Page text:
Bacchus and Jesus Got Crunked in Narnia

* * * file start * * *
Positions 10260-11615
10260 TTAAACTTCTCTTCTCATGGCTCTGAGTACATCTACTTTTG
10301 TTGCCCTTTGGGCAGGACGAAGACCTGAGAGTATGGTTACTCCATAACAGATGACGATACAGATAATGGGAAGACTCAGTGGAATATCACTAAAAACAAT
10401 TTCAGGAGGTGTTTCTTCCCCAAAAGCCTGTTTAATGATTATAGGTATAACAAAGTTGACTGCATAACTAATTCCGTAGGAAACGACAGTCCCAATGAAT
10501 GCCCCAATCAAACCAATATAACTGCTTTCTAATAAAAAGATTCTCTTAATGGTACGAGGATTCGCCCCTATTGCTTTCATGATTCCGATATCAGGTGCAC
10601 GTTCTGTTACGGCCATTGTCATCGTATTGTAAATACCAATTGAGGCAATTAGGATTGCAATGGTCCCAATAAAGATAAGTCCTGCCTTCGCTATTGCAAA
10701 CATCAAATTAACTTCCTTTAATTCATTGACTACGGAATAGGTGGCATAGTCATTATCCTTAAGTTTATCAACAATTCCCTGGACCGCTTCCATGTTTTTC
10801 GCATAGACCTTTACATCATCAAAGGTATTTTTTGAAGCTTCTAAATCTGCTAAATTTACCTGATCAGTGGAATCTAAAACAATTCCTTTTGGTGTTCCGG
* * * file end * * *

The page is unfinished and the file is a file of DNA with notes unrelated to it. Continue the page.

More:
As an experiment, I recently sat down with my three-year old daughter to read the illustrated version of C.S. Lewis’ classic, The Lion, The Witch, and The Wardrobe. We made it to page twelve before she enquired, “Do you want to see my doggies?” We don’t have dogs. It was the three-year old equivalent of, “WTF, Dad. Seriously, can I go play now?” I had kept her long enough, so I let her wander off as I kept reading. I realize that The Lion, The Witch, and The Wardrobe is a children’s book (which, by the way, doesn’t equate to, “not for adults”), but I was particularly disappointed with it this time around. It’s a short book that starts slowly, even though it can’t afford to, lacks constancy, and forgoes the development of both characters and world. First, it’s not a crime to be short. It is a crime, however, to be both short and developmentally challenged. Why does this matter? Because, jumping over my second point, Lewis fails to develop any love of either the characters or the world. The problem is that Lewis unsuccessfully cultivates concern—let alone a real care—for either the adventurers, the inhabitants of Narnia, or even Narnia itself. In a phantasmagorical land on the brink of destruction, it is paramount that the author creates a connection between both the world and the reader. The author wants the reader to see the world as both valuable and worth saving. If the author fails in this task, then why should the reader care if a wicked witch kills a lion and, consequently, the world slowly suffocates in ice? Because, and this is the only reason I can figure, Aslan is supposed to be Jesus, and, unfortunately, Western Evangelicals have hijacked The Lion, The Witch, and The Wardrobe. It’s not a story about a few kids who find themselves thrust into a world beset with a cold evil; rather, (to some Christians) it illustrates the saving power of Jesus Christ. Though the allegory might hold, it makes for weak narrative. Allegory should never be the point of connection between the narrative and the reader. In other words, one shouldn’t care for the characters and world within The Lion, The Witch, and The Wardrobe only because it is a Christian allegory. When reading The Lion, The Witch, and The Wardrobe the reader should ask him or herself: do I care for Narnia? Is Narnia worth saving? As a character, do I sympathize with Aslan? The witch? Edmund? If you find yourself answering these questions based on your theology (i.e., “Well, I certainly don’t want Edmund to parish eternally!”), then Lewis has failed in the task of creating a consistent narrative of both depth and clarity. You might be saying: “Well, sure, but Lewis wrote with a children’s audience in mind, not adults.” To which I would respond: “Yes, to children, who don’t deserve to read good, well-developed literature (even if it’s scaled down for their age), right?” Wrong. Kids are smart (smarter than adults often give them credit for). This leads me to my last point, Lewis is anything but consistent. Fauns—traditionally connected with the lecherous forest god, Pan—make an appearance, but not as the lust filled gods of whimsy they classically were, but rather as gentle creatures of reading and hearths. Another god, Bacchus, arrives deep in the forests of Narnia to party with its inhabitants. Does that mean that Bacchus and Jesus (err…I mean, Aslan) got crunk on wine (err…I mean, grape juice) while kicking with the Dryads? If that imagery is strange, which it surely is, then what of Father Christmas? Out of nowhere, mid-narrative, the jolly-fat man shows up to bequeath treasures upon Lewis’ protagonists. This is weird. It’s not weird because it’s Santa Clause, it’s weird because, up to this point, Lewis has done nothing to prepare the reader for Father Christmas’ arrival. Yes, there is mention of Christmas not having come in generations, but this doesn’t necessarily prepare the reader for the actuality of Saint Nick’s arrival. Why does this weaken the narrative? Because the reader is never quite sure where they are nor what is happening. Fantasy, like life, benefits from a sense of constancy or else it suffers from the arbitrary whims of the author. Is The Lion, The Witch, and The Wardrobe a classic? Sure. Is it worth a read? If you’re eight and your parents forgot to buy you The Hobbit, then, sure. In the end, whether genre fiction or literary, the reader must care for both the characters and the world of a given narrative, which, subsequently, must be a consistent (though fiction) reality. Lewis fails on both accounts, and, as such, so does The Lion, The Witch, and The Wardrobe.


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